With the impending cancellation of Hal Jordan and the Green Lantern Corps in August and the success of the recent “Ghosts of the Past” story, Green Lanterns is poised to rightfully takeover as DC Comics’ flagship Lantern book for the near future. Simon Baz and Jessica Cruz share their strongest bond since becoming partners; meanwhile Jessica Cruz’s willpower is greater than ever, making her one of the strongest Lanterns in the Corps. Which is why Green Lanterns #48 is such a confusing issue. Rather than build on the momentum of recent issues, #48 instead embarks on a “Jessica gone rogue” story that all but ignores the events of the latest arc leaving readers questioning the direction of this new arc.
Jessica Cruz has seen some serious progression over the last five issues, progression that brought her to be the strongest she’s ever been- strong enough to even overwrite the coding of her ring through sheer willpower. I enjoyed watching Jessica go from anxiety riddled mess to confident badass and was very much looking forward to seeing what she could do as a Lantern following her reawakening. Instead, I cracked open Green Lanterns #48 to read the story of Jessica on the run from fellow Lanterns after blacking out and attacking local police.
There’s not much in the way of justification for Jess’s sudden fugitive status- readers just know she got herself into business with a known criminal and that’s that. Even looking at this premise outside the context of the last few issues, this is still a frustrating narrative that turns Jessica into a criminal out of nowhere with no explanation.
I kept waiting for a reveal to come that showed she was really working a case from the inside the whole time- but no such reveal came, compounding my frustrations even more. Why? Why is Jessica suddenly an outlaw?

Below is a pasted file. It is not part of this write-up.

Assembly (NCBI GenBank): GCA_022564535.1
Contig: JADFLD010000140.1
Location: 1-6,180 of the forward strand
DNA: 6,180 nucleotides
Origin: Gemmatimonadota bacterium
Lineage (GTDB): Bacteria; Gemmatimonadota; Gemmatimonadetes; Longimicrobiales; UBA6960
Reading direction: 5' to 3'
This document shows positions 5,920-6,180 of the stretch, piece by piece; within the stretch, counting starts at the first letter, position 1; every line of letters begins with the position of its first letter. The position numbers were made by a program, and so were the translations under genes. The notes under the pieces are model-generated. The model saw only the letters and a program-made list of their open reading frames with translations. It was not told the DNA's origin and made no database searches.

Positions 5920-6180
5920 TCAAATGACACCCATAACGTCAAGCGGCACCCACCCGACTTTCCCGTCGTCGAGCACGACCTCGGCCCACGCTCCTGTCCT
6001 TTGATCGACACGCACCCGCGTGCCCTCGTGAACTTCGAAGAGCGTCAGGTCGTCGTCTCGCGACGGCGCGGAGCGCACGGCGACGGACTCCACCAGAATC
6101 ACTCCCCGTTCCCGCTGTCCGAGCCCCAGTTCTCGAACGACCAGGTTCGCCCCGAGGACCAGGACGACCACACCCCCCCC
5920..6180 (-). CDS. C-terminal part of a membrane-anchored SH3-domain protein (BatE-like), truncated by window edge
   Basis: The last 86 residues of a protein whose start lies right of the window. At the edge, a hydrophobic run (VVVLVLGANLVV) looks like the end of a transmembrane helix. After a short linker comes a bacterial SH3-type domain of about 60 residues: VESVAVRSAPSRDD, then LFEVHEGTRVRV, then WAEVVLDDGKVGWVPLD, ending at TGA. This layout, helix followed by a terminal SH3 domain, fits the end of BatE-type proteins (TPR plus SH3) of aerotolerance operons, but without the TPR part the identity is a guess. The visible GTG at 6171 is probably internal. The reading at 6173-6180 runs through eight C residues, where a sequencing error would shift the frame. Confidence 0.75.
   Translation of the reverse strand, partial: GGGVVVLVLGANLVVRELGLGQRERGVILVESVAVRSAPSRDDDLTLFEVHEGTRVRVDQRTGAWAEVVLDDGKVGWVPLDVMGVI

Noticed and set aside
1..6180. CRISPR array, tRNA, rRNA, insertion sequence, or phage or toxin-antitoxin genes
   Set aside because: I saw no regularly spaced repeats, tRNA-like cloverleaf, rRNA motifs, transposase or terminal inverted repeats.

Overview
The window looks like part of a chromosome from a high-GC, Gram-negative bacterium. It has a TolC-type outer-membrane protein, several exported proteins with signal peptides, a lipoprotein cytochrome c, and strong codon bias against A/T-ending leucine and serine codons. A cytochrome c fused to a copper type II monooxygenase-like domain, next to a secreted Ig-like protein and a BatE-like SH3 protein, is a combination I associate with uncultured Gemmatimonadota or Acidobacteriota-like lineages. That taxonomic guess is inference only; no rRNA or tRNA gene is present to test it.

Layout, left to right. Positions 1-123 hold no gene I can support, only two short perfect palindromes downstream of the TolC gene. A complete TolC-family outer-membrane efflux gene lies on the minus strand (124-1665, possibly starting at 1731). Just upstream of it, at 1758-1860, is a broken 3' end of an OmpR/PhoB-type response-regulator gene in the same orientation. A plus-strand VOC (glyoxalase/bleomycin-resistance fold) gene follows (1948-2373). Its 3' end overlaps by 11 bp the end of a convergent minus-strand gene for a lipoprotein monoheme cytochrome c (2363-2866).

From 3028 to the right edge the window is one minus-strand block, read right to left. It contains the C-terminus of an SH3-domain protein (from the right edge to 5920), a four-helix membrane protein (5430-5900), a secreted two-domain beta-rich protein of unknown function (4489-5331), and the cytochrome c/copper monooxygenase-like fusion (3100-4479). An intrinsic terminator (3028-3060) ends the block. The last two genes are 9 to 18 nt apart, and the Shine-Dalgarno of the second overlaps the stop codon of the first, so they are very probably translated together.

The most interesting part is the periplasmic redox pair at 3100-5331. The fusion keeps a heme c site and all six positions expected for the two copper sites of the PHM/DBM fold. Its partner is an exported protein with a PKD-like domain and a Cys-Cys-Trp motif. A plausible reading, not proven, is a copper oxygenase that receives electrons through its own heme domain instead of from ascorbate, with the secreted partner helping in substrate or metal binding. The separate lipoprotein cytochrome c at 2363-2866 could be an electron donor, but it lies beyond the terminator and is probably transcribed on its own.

When you examine this premise and the overall execution of this story within the context of recent issues, #48 becomes even more puzzling. Jessica Cruz had been called for arrest by Hal Jordan at the end of #47, but it was for tampering with her ring — not assaulting police officers in a blackout rage, causing this plot to immediately feel awkwardly detached from the latest story arc.
Even more frustrating, writer Tim Seeley spent the last five issues building Jess up into a better hero than ever before only to drag her back down by essentially making her an intergalactic terrorist. I don’t understand- why take the time to build her up only to immediately tear her down?
There’s more absent from this issue than just narrative tissue connecting it back to previous stories- Simon Baz is nowhere to be found, save for one panel. Baz is conspicuously absent from this book, even though the conclusion of “Ghosts of the Past” had left Baz and Cruz’s bond at its absolute strongest. That alone is cause for some bewilderment, but it’s even simpler than that- the two are partners, if Jess goes rogue, wouldn’t Baz be the first to investigate? Why isn’t Simon around to stop this?
Despite its questionable narrative choices, Green Lanterns #48 is still an entertaining read at it’s core. Yes it’s frustrating, but it features some great moments from Jessica as she runs from her fellow Corpsmen. I really enjoyed the spy-on-the-run esque pacing of this issue and Jessica makes one truly clever outlaw (even if I don’t like this change in status for her). She’s constantly outsmarting the Lanterns on her tail in ways that showcase just how creative she is with her constructs.
As always, the banter between Jessica and her ring is delightful. Their relationship is noticeably more entertaining and special than that of any other Lantern, with their conversations reading like that of a concerned mother and her daughter rather than a computer listing environmental analysis to a scientist. Jessica’s relationship with her ring is one of the many aspects that sets Green Lanterns apart from Hal Jordan and the Green Lantern Corps, and it shines once again here.
Over the past seven or so issues of Green Lanterns, Jessica Cruz has become a character I’ve thoroughly enjoyed watching progress, especially as she faces her inner demons. While Green Lanterns #48 is an entertaining issue, the entertainment is buried under a thick layer of frustration as the revelations of the last few issues are ignored for a forced rogue-Lantern-on-the-run narrative.
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